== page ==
Bite-sized Parenting: 5 Tips On How To Motivate Your Unmotivated Child

Bite-sized Parenting: 5 Tips on How to Motivate Your Unmotivated Child
Image by Ketut Subiyanto from Pexels
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“Motivate” in my dictionary almost means bribery. As a mum of two boys, I have found it challenging to motivate them to do the right things, their homework, revision, music practice. Honestly, I would love to “bribe less” and “motivate more”. How do we truly move away from sticks and carrots, and work towards intrinsic motivation?

If you are nagging, yelling, upset over your child not doing what he or she ought to be doing, you are not alone. The need to motivate the child was especially urgent during the Circuit Breaker, when Home Based Learning was carried out. Most children are not intrinsically motivated, nor have a sense of urgency. Hence, guidance and prodding from their well-meaning parents is necessary but given in appropriate amounts.

How to Motivate Your Child

1. Communicate consequences clearly

Lay out the consequences clearly and firmly.

For instance,

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“When you choose not to focus, you have less play time.”

“When you do not pack your bags, you will not be able to follow the lessons well.”

“Since you didn’t finish your work, you will have to miss the soccer game.”

“If the room is still messy, you won’t be able to go for the play date but pack it neatly.”

Sometimes, children forget their oft-foolish decisions lead to poor outcomes. Reminding them could help steer them gently onto making the right decisions. They might still choose to procrastinate/delay/ignore your good intentions, let them face the consequences of the decision so they would reap what they sow.

Similarly, if the child chooses to persevere at a task, give praise generously and remind them the rewards of hard work. You can even choose positive reinforcement with a carrot such as extra board game time, undisturbed reading or play time and so on.

2. Give choices

How to Motivate Your Unmotivated Child

Give the child choices of essential tasks, be it music practice or homework that needs to be completed. Sometimes instead of sticking to a rigid schedule, perhaps they would prefer to be given choices.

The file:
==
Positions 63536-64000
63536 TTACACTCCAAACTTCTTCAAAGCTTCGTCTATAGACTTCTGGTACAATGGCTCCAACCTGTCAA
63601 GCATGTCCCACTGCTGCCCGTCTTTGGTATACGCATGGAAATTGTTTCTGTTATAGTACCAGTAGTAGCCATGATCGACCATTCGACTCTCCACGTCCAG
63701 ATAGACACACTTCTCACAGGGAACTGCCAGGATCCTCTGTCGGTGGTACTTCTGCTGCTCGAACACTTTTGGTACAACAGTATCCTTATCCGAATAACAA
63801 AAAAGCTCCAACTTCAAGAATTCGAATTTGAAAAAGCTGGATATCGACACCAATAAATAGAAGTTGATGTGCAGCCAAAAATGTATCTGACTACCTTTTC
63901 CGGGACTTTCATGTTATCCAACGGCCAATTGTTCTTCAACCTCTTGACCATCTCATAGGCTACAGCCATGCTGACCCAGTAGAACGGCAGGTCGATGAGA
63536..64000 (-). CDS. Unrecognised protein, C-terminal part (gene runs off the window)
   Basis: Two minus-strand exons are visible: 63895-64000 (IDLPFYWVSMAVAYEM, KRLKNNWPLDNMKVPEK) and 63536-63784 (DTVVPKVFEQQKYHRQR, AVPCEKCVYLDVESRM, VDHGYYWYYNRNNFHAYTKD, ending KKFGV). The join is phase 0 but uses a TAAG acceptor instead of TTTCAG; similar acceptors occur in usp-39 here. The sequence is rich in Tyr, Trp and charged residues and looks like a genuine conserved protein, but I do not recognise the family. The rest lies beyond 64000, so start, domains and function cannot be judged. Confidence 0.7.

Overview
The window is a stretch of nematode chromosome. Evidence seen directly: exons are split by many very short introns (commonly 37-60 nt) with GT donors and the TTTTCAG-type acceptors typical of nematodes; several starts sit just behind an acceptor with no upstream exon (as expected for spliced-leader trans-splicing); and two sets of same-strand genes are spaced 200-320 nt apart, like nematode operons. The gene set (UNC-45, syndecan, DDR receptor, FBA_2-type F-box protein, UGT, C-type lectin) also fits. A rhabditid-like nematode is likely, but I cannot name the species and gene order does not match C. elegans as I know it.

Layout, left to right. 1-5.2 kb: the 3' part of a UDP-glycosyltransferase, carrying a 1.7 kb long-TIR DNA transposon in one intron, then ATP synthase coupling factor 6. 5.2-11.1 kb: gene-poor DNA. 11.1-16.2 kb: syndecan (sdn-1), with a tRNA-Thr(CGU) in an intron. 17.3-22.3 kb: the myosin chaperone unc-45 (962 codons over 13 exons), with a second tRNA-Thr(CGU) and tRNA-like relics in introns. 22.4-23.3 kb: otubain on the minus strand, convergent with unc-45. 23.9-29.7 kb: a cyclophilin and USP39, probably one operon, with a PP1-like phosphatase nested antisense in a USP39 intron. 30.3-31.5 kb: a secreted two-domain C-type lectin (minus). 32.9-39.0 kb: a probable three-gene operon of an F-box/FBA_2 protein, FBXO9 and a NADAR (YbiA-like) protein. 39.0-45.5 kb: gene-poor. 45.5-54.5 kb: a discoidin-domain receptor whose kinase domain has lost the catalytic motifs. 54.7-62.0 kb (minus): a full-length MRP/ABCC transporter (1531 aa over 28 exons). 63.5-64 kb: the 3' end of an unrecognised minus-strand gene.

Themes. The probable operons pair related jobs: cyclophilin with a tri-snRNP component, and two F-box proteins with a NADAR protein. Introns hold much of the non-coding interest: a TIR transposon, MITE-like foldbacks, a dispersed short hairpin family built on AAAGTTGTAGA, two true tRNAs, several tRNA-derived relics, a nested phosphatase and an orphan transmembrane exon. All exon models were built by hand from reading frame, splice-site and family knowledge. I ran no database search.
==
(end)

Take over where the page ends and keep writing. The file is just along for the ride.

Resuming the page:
This helps them have a sense of ownership over their tasks. Upon completion of each task they can be rewarded with a break of choice – reading, doodling or just chilling. With completion of all chores and tasks, the child can be rewarded with a sought-after activity. Pick a few of your child’s favourite activities like hobbies, or playing with a prized collection of toys that can serve as a wonderful reward for all the hard work.

3. Inspire the child

Whether it’s math or music, sometimes we all need inspiration to feel driven. Read a book about math theories, or play a Youtube video of a musician so that the end goal in mind is not grades-driven but to fuel a lifelong aptitude for continual learning.

Getting past exam papers or music grades are just short-term goals. Life is like a marathon, not a race. So encourage your child to enjoy the journey, persevere in attaining short-term goals while keeping the eyes on continual improvement.

Remember the milestones, celebrate them and talk about how much the child has grown in the number of months or years to achieve the growth.

4. Take a breather

Motivating Takes Love and Patience
Image by Ketut Subiyanto from Pexels

When the going gets tough, sometimes we all need to take a breather. Reset everyone’s mood with a break. Whether it’s a prayer, or some music or some dancing, we can take a chill pill and then get on with the tasks after. When basic needs are met, the child is likely to want to move on with the next tasks.

5. Put anxiety and your own fears aside.

The anxiety and fears of parents may be well-intentioned, but they could also cripple the child’s esteem and determination. Ideally, we all want our child to be intrinsically motivated. Addressing our own insecurities could stop projecting our ideals and unreasonable expectations on our child. This could also lighten the mood at home to be a less stressful one.

This is probably the hardest step for parents and caregivers who often want the best for our children. Instead of nagging, we could gently prod by offering tools like timers, setting goals together, listing down tasks on a calendar, designing a schedule everyone agrees with.

Motivating a Child Takes Love and Patience

Rome wasn’t built in a day, and motivated children might take a lifetime to nurture. Like plants, children need to be given space and time to blossom. You are definitely not alone in wanting to motivate your child. We hope the tips will help!

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